1990. In email correspondence with the Lawyer Defendants, a Marketing Defendant employee stated “[p]lease know that we do not want [the fact that the lawyers send only two letters] mentioned to clients. Whenever we ask the firm to contact a client, we are doing so in hopes that the firm reassures a client that they’re doing all that they can to help cancel, not that they aren’t doing anything else on the file besides sending out two letters…. less is more when it comes to clients ....” They kept doing it even when they knew Bluegreen had a policy of not responding to these letters.

Customers also testified that attorney representation was material to them, as were other false statements about defendants’ “perfect” success rate, e.g., “we are consumer advocates, we’ve never lost a single case, we have won [sometimes ‘resolved’] every case we’ve taken.” This was false because they’d had to refund timeshare owners for failure to achieve an exit, and there were other clients who still have active Bluegreen contracts. And there were false statements that, once the attorney contacts the developer, the owner is out or done with the timeshare, and can stop making payments. Numerous owners testified that they stopped paying Bluegreen based on these instructions, including statements that stopping payments would make the attorneys’ process “faster,” “quicker,” or “easier.” (Here’s one script: “I cannot tell you to stop making payment that would be unprofessional and unethical. However, we have found that we are able to get you out quicker if you do not make payments.”) This was false because the attorneys had nothing to do with it: the default was the only thing that mattered.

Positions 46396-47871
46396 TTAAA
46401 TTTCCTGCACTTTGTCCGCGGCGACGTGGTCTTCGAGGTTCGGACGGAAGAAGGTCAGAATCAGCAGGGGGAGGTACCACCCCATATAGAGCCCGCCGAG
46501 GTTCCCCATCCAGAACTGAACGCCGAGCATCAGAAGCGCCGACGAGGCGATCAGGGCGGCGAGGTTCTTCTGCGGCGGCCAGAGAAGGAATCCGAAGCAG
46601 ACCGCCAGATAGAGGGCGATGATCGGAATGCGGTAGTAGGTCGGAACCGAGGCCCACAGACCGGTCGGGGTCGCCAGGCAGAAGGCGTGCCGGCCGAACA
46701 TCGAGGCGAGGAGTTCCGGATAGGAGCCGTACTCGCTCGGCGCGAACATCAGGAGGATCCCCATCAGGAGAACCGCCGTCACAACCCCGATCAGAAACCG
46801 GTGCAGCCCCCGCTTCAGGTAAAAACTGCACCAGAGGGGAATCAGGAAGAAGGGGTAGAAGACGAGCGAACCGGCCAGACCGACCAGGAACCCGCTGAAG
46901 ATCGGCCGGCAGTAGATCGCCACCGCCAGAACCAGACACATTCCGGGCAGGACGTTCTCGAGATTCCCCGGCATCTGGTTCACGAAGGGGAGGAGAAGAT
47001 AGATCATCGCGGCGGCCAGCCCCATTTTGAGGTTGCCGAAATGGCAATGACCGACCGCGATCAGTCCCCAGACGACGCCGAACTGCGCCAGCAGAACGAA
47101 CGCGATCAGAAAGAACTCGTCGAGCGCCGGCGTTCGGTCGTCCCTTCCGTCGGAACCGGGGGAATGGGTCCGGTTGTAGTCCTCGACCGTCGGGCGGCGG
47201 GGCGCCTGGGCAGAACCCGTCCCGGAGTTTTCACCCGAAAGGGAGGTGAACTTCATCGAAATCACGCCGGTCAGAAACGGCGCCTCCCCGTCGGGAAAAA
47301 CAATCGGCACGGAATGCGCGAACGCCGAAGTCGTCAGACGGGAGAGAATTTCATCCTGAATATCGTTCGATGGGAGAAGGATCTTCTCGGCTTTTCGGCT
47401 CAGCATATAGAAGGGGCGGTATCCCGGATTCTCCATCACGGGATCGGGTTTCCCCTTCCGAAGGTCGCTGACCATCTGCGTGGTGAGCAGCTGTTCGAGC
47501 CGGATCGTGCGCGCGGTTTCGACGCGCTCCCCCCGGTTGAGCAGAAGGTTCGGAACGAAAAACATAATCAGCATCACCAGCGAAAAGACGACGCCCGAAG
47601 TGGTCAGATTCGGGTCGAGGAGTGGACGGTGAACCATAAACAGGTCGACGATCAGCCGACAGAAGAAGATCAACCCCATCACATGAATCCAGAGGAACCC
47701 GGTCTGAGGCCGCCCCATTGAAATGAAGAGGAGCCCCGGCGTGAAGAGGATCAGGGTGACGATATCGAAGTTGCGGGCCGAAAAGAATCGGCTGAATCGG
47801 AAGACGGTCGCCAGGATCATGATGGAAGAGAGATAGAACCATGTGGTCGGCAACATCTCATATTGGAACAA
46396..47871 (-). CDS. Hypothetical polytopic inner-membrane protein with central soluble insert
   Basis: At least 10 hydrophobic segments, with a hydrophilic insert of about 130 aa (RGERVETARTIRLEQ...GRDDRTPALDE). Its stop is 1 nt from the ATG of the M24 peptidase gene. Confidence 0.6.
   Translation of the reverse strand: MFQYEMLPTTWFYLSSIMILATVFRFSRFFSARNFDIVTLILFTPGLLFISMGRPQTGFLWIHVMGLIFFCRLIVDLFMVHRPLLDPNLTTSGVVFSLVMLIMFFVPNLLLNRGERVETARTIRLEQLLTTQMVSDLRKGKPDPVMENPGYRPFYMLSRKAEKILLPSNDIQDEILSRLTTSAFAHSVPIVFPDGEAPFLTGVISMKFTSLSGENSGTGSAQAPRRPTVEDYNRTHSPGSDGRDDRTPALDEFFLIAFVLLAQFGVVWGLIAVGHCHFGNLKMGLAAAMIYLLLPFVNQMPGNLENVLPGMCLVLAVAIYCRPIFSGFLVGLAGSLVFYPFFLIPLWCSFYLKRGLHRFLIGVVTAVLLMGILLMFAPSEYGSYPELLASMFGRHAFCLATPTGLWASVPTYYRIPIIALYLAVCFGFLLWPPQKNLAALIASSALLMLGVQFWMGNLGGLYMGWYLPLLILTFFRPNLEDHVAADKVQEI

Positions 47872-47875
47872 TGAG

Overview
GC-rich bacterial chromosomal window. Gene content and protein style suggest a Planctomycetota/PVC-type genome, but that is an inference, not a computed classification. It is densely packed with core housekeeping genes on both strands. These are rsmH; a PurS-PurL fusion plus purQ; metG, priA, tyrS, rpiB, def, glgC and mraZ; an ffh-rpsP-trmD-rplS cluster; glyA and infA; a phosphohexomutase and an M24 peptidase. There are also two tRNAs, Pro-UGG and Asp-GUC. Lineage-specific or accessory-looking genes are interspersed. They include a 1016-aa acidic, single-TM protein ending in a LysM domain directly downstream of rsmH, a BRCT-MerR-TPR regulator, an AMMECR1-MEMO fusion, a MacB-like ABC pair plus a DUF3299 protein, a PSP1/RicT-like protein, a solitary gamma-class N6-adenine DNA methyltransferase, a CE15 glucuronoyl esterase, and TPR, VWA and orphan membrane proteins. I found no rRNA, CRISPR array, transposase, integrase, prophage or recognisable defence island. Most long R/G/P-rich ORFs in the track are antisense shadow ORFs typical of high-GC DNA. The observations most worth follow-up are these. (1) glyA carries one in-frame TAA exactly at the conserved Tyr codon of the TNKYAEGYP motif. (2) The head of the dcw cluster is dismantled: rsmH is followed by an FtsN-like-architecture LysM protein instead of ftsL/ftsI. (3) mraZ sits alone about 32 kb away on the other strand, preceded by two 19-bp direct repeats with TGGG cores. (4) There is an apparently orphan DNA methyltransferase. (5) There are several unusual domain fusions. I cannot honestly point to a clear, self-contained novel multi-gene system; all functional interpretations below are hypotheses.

Lanham Act specific analysis: did the telephone sales presentations that were the “last stage” of the ad campaign, where the false statements occurred, constitute “commercial advertising or promotion”? Yes. The defendants use

a nationwide, multi-stage campaign involving various dissemination methods, including Pandora’s website, in-person presentations, and social media. The result of this comprehensive advertising is the scheduling of timeshare owners to speak with an analyst who delivers the sales presentation, an integral part of the multi-stage campaign. The sales presentations were thus “part of an organized campaign to penetrate the relevant market,” i.e., the market of timeshare owners seeking a release from their timeshare obligations.

And the falsities were part of the scripts and other training materials; audio recordings showed that they appeared “with regularity.”